Throughout the mid to latter portion of the 20th century, improved highway systems and abandonment of low-volume rail lines made full-distance truck shipments more practical in North America and avoided delays and damage associated with freight handling during transfer operations. [13] However, as a result of higher fuel costs, greater traffic jams on Interstate Highways, and the growing movement towards sustainable development, there has been recent upward trend towards moving long-distance freight traffic off highways and onto rail lines. This has resulted in local communities and rail lines seeking construction of new team track and intermodal facilities. [14] [15]

Design

Some railroads publish detailed specifications for the design and construction of many elements of team tracks. For example, the Union Pacific Railroad has standards and guidelines for many aspects of spur track construction including track layout, clearance standards and turnout and switch stand designs. [16]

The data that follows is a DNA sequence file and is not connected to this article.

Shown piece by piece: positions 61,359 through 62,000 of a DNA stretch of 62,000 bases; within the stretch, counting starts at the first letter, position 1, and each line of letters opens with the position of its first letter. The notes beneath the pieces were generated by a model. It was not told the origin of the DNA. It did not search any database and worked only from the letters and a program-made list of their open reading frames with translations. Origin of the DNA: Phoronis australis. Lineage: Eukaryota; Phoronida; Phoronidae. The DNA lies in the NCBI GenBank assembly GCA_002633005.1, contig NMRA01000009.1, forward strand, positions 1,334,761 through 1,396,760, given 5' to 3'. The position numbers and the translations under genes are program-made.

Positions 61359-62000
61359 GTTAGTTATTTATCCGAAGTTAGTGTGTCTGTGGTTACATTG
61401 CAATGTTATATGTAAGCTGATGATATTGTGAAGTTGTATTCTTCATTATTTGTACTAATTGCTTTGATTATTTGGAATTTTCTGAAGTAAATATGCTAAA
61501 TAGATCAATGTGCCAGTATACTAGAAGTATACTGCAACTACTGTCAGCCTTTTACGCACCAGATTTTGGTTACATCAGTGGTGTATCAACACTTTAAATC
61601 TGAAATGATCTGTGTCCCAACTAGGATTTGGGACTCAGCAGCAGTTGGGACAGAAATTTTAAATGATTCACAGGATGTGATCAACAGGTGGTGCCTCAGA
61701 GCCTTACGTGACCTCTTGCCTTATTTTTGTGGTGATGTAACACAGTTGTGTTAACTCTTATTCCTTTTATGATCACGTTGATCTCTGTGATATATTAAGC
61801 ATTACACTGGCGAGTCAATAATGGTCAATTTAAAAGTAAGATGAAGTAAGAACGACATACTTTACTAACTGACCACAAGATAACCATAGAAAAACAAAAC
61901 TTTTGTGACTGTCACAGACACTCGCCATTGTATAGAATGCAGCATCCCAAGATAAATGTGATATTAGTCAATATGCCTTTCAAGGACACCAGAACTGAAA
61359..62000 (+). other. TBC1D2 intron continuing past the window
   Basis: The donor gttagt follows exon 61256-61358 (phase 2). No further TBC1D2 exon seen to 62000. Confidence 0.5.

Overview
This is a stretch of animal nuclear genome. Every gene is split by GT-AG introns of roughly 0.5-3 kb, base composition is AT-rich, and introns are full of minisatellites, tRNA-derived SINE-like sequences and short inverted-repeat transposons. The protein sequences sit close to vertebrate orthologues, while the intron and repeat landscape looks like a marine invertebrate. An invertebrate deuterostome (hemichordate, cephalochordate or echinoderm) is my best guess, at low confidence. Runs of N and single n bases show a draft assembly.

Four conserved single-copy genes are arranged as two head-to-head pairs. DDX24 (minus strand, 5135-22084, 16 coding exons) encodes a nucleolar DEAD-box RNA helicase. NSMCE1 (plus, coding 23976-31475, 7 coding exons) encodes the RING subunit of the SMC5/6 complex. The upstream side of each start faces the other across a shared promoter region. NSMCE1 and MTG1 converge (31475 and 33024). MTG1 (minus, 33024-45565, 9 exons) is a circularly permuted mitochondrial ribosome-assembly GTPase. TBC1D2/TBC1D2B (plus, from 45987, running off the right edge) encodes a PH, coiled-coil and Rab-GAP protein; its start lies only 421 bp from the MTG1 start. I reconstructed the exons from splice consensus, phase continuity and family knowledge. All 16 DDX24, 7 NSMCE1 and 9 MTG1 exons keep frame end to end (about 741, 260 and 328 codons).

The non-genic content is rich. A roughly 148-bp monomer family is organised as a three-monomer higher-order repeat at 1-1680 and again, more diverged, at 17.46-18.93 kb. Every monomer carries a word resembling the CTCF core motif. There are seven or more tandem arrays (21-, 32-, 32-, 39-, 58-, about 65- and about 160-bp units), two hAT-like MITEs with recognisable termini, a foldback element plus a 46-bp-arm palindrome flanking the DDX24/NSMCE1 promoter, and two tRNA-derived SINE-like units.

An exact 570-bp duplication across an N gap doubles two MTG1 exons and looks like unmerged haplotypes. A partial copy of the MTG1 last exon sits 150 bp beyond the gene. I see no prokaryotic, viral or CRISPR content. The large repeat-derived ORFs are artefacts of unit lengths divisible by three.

Generally, team tracks do not have road or pedestrian crossings across them. [11]

See also

Related Research Articles

Ballard Terminal Railroad

The Ballard Terminal Railroad Company LLC operates three Class III short line terminal railroads in western Washington, United States. Founded in 1997 to operate a three-mile spur through Seattle's Ballard neighborhood, the Ballard Terminal Railroad has expanded to operate two additional lines in the Puget Sound area, including Eastside Freight Railroad from Snohomish to Woodinville, Washington, and Meeker Southern Railroad, a 5 mi (8.0 km) segment from East Puyallup ("Meeker") to McMillin, Washington.

New York and Atlantic Railway